Tau Ceti has been a focus of the science-fictional imagination for decades. Because we knew nothing about exoplanets, because we believed that binary star systems were unlikely to have room for planets in stable orbits, because we believed that life-sustaining planets were not possible around red dwarfs (neither of which are believed to be true now), we focused on Tau Ceti — a G-type yellow sun much like ours (though smaller) less than 12 light years away, with no stellar companion — as the most likely candidate for nearby habitable planets. Later theories discounted the possibility, citing the star’s low metallicity (which reduced the likelihood of rocky planets).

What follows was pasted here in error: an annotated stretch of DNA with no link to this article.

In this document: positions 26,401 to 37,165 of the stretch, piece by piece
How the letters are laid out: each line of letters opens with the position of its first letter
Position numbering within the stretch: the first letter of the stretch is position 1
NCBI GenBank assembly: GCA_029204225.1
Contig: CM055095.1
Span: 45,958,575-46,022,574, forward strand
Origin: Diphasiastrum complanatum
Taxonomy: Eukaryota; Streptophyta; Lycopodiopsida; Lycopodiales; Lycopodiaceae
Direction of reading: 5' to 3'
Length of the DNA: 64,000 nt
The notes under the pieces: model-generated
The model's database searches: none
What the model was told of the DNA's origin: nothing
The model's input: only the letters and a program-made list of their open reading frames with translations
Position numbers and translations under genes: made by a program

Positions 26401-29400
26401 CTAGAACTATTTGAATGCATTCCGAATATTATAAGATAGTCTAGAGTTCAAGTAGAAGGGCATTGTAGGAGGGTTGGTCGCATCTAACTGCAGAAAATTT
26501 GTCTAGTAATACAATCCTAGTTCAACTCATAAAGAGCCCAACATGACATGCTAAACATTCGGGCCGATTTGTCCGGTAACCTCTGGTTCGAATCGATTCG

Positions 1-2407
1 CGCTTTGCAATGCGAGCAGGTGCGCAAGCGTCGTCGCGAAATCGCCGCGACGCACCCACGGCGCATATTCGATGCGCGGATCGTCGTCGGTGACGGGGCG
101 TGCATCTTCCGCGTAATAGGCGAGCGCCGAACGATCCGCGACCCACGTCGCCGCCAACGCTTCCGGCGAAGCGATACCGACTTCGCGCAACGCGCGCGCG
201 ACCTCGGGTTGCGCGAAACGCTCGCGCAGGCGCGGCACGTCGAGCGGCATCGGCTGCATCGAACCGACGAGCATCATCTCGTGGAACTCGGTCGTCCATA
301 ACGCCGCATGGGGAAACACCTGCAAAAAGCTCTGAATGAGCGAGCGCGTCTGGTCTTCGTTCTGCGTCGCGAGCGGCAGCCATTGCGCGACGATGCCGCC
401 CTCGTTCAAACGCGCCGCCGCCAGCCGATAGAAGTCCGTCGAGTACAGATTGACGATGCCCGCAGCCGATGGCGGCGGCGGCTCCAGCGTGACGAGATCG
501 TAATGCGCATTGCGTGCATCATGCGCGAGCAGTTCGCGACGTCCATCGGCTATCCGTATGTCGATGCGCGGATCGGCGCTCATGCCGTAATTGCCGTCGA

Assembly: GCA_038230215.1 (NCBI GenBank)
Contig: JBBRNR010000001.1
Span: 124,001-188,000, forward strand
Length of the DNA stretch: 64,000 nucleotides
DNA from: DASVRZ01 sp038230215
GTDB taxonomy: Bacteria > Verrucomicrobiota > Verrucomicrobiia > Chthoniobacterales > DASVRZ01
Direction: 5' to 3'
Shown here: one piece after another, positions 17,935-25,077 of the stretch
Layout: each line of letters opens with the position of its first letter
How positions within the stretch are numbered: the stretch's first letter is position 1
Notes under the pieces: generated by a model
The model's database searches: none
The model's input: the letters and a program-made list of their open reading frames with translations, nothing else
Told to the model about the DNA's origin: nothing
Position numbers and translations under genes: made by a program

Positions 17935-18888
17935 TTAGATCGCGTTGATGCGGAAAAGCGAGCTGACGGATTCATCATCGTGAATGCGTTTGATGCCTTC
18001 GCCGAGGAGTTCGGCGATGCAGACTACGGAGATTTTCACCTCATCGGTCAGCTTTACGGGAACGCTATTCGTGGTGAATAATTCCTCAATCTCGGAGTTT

By now you’ve probably heard, though, that Tau Ceti may — may — harbour at least five planets, if what has been found through a new detection method is in fact signal and not noise. If correct, the planets range from two to more than six Earth masses, with orbital periods ranging from 16 to 640 days. At least one of the planets falls within the star’s likely habitable zone. Article, press release.
It’s fuel for the imagination, like Alpha Centauri’s planet, and the fact that Tau Ceti is both visible to the naked eye (magnitude 3.5, easy but not particularly bright) and visible from the northern hemisphere doesn’t hurt. I’ve seen it, and wondered, myself.